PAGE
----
How green is your church?

Updated 14:04PM, Wednesday May 9th, 2012 by Simon Cross, 3 comments seperator

Going green needn't cost the earth - the Diocese of Worcester says that the running costs of its first ‘eco vicarage’ will amount to as little as £100 per year.

Worcester diocese are pioneering eco-housing for clergy

The specially designed ‘carbon neutral’ parsonage has four bedrooms and the usual Vicar’s study along with large reception rooms and a spacious garden.

But there the similarity with normal vicarages ends, because the house has been designed by specialists in eco-friendly building technology.

As well as using a heat exchanger to bring heat from below the ground up into the house, which eliminates the need for conventional central heating, the house also features state of the art insulation technology, rainwater capture, grey water recycling, and solar cells to power electrical appliances.

Hot water is taken from roof mounted solar panels, and the materials used to build the house were either recycled, taken from sustainable sources, or used because of their low ‘embedded carbon’.

All the built in appliances are ‘low energy’ – so they use as little electricity as possible, and the house has been designed to ensure it provides homes not just for humans, but for wildlife too – the garden has a hedgehog house, as well as homes for bats, birds and insects.

The energy generation technology and other eco-innovations in the house mean that not only will the residents have a small carbon-footprint, but the running costs of the house will be reduced from around £2000.00 (the average for a standard vicarage) to a mere £100.00

The Church of England has made a commitment to using more eco-friendly designs in its new build programme, and this fits in with the emerging ‘green’ philosophy that is taking hold within the church.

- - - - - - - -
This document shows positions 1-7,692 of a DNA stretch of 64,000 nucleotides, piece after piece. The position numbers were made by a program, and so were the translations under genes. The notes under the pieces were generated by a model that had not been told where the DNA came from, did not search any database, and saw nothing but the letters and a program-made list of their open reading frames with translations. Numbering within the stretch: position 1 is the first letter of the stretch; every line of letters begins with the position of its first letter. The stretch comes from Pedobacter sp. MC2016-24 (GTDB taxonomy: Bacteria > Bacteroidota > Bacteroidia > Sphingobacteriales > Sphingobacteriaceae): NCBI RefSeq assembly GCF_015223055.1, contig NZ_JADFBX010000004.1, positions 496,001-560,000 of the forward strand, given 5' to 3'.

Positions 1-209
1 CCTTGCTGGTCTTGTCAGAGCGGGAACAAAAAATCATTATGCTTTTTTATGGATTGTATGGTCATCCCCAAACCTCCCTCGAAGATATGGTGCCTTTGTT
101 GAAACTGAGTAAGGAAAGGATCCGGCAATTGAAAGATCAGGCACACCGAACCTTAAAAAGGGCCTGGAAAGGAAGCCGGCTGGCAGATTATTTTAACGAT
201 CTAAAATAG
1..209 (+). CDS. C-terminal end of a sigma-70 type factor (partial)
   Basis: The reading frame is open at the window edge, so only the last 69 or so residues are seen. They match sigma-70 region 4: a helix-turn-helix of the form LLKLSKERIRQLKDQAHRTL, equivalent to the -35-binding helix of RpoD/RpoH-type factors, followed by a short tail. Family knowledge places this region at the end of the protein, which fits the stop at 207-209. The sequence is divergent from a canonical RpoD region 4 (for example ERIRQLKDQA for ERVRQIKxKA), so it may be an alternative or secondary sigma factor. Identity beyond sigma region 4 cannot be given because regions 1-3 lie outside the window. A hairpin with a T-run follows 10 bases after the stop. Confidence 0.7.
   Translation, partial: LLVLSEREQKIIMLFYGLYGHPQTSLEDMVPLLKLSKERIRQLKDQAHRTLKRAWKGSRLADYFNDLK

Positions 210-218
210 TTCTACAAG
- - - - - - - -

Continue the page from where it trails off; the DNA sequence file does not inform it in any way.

During the Church’s ‘Shrinking the Footprint’ campaign, Archbishop Rowan Williams said: “For the Church of the 21st century, good ecology is not an optional extra but a matter of justice. It is therefore central to what it means to be a Christian.”

And it’s not just Anglicans who are pushing the environmentalist agenda, recent survey data from the Evangelical Alliance shows that 94% of British Evangelicals believe ‘it’s a Christian’s duty to care for the environment.’

We're heating our earth up, how can we help the environment?

In 2009 The Church of Scotland General Assembly stated: "The Church of Scotland is concerned that climate change poses a serious and immediate threat to people everywhere, particularly to the poor of the earth; and that climate change represents a failure in our stewardship of God's creation. We accept the need to reduce the emissions of greenhouse gases urgently to avoid dangerous and irreversible climate change; and to promote a more equitable and sustainable use of energy.” 

And as recently as February 2012, Church leaders from a wide variety of denominations got together to sign up to the Operation Noah ‘Ash Wednesday’ declaration.